I found Miss Carrie Derick, the subject of my story Furies Cross the Mersey, on the 1901 Canadian Census, listed as a lodger. Misspelled Cary Derick.
She is listed as a university lecturer, making 1000 a year, a very good salary. Her sister is a teacher, so also works.
I can't tell the street, but it is in St. Antoine Ward. (No doubt near McGill.)
She is not living with her boss :) Dr. Penhallow, who is listed a a lodger somewhere else.
On the 1901 census, Penhallow is listed with a woman, Sarah, a year or so younger with the same last name. Wife? Sister.
If Penhallow wasn't married then it puts a little bit of a different tint on the relationship he would have had with Carrie Derick, doesn't it? Or maybe he wasn't the marrying kind.
Let's see if I can find if Penhallow had a wife.
His Wikipedia page doesn't mention a wife and it says he 'allegedly' had a mental breakdown in 1909, Yikes! That really changes my story, well, if the story were about David Pearce Penhallow, but it's about Carrie Mathilda Derick.
Derick took over for Penhallow when he had this breakdown, doing his job for three years, but then she didn't get the post in 1912 when the post was filled.
The new Chair of Botany, a Professor Lloyd, made 3,000 salary.
In 1901, a Louise Derick lives with Carrie Derick, very likely her sister.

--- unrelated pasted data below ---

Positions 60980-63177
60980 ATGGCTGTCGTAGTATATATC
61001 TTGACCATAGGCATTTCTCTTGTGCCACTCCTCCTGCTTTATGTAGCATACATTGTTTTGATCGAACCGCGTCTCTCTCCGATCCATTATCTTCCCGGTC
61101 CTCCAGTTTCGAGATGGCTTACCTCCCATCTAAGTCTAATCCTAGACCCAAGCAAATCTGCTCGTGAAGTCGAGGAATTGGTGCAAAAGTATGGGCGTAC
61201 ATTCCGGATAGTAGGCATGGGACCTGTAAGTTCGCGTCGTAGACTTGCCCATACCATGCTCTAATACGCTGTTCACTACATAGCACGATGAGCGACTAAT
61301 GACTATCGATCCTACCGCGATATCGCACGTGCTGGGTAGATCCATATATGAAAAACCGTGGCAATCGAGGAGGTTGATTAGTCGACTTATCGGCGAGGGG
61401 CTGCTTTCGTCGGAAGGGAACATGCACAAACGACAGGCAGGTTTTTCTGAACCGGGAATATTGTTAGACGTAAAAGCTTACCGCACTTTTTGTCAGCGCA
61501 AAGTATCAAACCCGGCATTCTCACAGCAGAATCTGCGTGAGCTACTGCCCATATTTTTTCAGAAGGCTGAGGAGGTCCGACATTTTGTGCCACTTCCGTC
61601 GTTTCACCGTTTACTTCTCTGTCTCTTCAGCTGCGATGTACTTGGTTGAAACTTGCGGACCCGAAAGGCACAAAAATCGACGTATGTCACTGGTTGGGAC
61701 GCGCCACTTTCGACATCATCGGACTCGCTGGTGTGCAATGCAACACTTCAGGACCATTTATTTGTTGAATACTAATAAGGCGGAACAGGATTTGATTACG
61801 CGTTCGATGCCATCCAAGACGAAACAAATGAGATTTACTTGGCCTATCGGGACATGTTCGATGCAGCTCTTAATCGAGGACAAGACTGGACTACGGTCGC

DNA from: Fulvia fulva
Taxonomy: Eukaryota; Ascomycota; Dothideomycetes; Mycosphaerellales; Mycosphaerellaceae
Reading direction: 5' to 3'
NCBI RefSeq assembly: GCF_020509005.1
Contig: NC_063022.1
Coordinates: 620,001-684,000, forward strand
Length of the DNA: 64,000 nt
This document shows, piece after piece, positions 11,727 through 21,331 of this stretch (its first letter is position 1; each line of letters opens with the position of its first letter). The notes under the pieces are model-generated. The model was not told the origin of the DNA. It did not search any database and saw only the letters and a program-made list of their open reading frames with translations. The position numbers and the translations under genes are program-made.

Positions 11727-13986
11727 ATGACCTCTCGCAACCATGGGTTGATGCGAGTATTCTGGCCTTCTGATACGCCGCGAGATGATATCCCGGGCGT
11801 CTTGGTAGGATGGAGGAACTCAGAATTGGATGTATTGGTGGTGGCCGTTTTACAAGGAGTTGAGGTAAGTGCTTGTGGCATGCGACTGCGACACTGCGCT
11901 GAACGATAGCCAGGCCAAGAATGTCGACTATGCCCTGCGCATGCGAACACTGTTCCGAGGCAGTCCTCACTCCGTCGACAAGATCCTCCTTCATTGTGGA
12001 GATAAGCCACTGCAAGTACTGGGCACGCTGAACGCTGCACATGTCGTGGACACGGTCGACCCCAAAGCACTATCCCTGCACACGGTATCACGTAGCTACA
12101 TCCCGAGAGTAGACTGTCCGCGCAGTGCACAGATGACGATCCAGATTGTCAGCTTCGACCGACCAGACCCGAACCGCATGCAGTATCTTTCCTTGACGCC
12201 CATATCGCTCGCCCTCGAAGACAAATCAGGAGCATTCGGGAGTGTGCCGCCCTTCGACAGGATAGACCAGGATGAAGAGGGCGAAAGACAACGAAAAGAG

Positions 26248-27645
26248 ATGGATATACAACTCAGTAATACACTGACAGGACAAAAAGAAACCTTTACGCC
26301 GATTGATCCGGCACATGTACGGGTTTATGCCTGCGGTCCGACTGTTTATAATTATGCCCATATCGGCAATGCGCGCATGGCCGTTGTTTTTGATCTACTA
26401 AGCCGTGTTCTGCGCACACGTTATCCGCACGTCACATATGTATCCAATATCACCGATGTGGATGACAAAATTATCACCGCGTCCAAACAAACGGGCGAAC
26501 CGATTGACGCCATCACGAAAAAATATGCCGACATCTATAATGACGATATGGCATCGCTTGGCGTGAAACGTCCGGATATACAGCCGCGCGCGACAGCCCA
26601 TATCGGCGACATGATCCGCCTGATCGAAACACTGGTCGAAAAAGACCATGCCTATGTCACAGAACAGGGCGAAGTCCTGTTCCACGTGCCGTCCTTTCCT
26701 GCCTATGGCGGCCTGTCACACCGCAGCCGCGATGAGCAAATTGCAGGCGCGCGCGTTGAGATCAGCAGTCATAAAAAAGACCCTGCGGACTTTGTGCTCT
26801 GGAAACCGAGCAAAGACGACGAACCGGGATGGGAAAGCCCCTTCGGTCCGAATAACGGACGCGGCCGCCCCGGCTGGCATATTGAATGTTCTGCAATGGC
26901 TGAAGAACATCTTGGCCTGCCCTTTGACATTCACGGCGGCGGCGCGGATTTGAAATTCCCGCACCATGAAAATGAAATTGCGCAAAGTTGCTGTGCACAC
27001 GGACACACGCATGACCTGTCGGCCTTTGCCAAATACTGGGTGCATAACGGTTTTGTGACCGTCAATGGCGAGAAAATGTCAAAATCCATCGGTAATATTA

In my story, which takes place in 1911/12/13, Miss Carrie Derick has a housekeeper. In 1911 she lived on Bishop and was making 2,000 dollars a year.
I know, because her 'uptown' address is indicated on the minutes of the Montreal Local Council of Women and in many other places.
This Bishop address could have been a boarding house too, but I chose to make it a comfortable home. She's 49 in 1911, after all. And making 2,000 a year.
She didn't get on the 1911 census which, to me, suggests she lived on her own and just wasn't at home in June 1911 when the Census Man came around. At a boarding house, the landlady would have given her name most likely.
In 1901, university lecturer (and lab demonstrator) Carrie Derick, lodged with a few other 'teachers' and another university lecturer, it seems, a man, James Henderson. At least she was getting the same 1000 dollar salary! In 1900 she gave a report under the auspices of the National Council of Women saying that teaching was a 'bleak' profession. She had plenty of friends in the biz.
She gives her religion as Anglican, or Church of England. The Derick's of the E.T were of Dutch and German background. She likely spoke German because she attended the University of Bonn.